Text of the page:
HSB-1216: Novel Inducer of Iron-Mediated Cell Death

Iron is a central player in cancer progression and metastasis and dysregulated in tumors. Certain cancer cells rely on an increased labile iron pool (LIP) which fosters tumor growth, metastasis and relapse. HSB-1216 (Hillstream’s lead compound) normalizes the LIP in tumors and causes cell death by de-linking cancer’s addiction to iron. HSB-1216, is a novel and potent inducer of a powerful mechanism involving iron-mediated cell death.  This process which sequesters iron in lysosomes allows HSB-1216 to cause lysosomal membrane permeabilization of hard-to-treat cancer cells – causing them to rupture and stop replicating.  An area of interest for the development of HSB-1216 are rare cancers with high unmet need.

HSB-1216 is for multiple, therapy resistant or high unmet need solid tumors. HSB-1216 exploits a key feature of certain tumors that rely on an excessive LIP within the cell to modify the dysregulated iron microenvironment of cancer. In our Phase 1 study we intend to test HSB-1216 in a variety of solid tumors. Although we have received orphan drug designation (ODD) in small cell lung cancer for HSB-1216’s active drug, we may pursue ODD in multiple indications. HSB-1216 has the potential to be used in cancer patients who have failed standard-of-care therapies in solid tumors. HSB-1216 is being advanced to alleviate these devastating consequences due to a lack of therapies.

HSB-3215: Anti-HER2 Antibody

The ErbB family of cell surface proteins are some of the most well-known and validated oncology drug targets including ErbB2 or HER2 (human epidermal growth factor receptor) and Erb3 or HER3. The family of antibodies and biologics against HER2 starting with HERCEPTIN® (trastuzumab) approved in 1998 for breast cancer, one of the first few anti-cancer antibodies, as well as PERJETA®, KADCYLA® and PHESGO® totaled $8.4 billion in 2022 sales for Roche/Genentech. Antibodies against HER2 and HER3 bind to different domains of the extracellular portion of the proteins or epitopes with trastuzumab binding domain IV of HER2 primarily. HER2 is also one of the most utilized targeting antigens for antibody drug conjugates to treat HER2 positive cancers with two approved antibodies, Roche/Genentech’s PERJETA® and Daiichi Sankyo/AstraZeneca’s ENHERTU®.

The Applied Biomedical Science Institute has developed technology to target unique functional epitopes of the cancer targets HER2 and HER3.   Monoclonal antibodies being developed at ABSI are unique from the currently approved anti-HER2 antibodies. ABSI has granted under an exclusive option agreement to Hillstream, certain of its proprietary technology which if converted to an exclusive license agreement, will allow Hillstream to develop HER2 and HER3 antibodies, including multi-specific and Quatramer- based therapeutics incorporating portions of the antibodies.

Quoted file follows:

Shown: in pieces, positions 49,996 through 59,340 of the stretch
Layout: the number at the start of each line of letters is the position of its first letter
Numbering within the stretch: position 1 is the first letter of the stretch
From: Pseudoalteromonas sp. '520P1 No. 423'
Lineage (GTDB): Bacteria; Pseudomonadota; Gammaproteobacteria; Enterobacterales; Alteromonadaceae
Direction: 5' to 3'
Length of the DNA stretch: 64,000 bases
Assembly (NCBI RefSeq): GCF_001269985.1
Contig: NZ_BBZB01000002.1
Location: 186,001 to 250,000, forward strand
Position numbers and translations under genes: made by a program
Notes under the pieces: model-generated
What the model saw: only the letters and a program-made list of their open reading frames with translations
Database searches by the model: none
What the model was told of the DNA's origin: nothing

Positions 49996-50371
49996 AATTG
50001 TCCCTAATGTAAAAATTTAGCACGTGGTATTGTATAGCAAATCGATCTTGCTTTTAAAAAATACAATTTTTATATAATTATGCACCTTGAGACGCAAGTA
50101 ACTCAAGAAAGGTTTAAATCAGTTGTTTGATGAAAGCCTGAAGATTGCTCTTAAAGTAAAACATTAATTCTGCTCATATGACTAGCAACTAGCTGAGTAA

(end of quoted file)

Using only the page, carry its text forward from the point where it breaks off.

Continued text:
HSB-1940: Anti-PD-1 (Undruggable Epitopes)

Picobodies are antibody “knob” domains comprised of cysteine-rich ultralong complementary determining region (CDR) H3 sequences of 30-40 amino acids, which have the potential to access challenging epitopes better than full size antibodies can. By combining Quatramers with their long half-life coated with a PD-1 Picobody™ to create HSB-1940, we intend to efficiently target novel epitopes with greater binding affinity than approved biologics.
Antibodies derived from mouse or human sources use the surface formed by complementarity determining regions (CDRs) on the variable regions of the heavy chain/light chain heterodimer, which typically forms a relatively flat binding surface. Alternative species, particularly camelids and bovines, provide a paradigm for antigen recognition through novel domains which form the antigen binding site. However, for camelids, heavy chain antibodies bind antigen with only a single heavy chain variable region, in the absence of light chains. Meanwhile, in bovines, ultralong CDR-H3 regions form an independently folding mini-domain, which protrudes far out from the surface of the antibody and forms a “stalk and knob” structure which is diverse in both its sequence and disulfide patterns. The “knob” (Picobody) component can be expressed as an independent antigen binding domain. At ~4-6 kDa, these are three times smaller than a camelid “nanobody”, and are the smallest known antibody fragment. These atypical antigen binding sites of bovines potentially provide the ability to interact with different antigenic determinants, particularly recessed or concave surfaces, compared to traditional antibodies.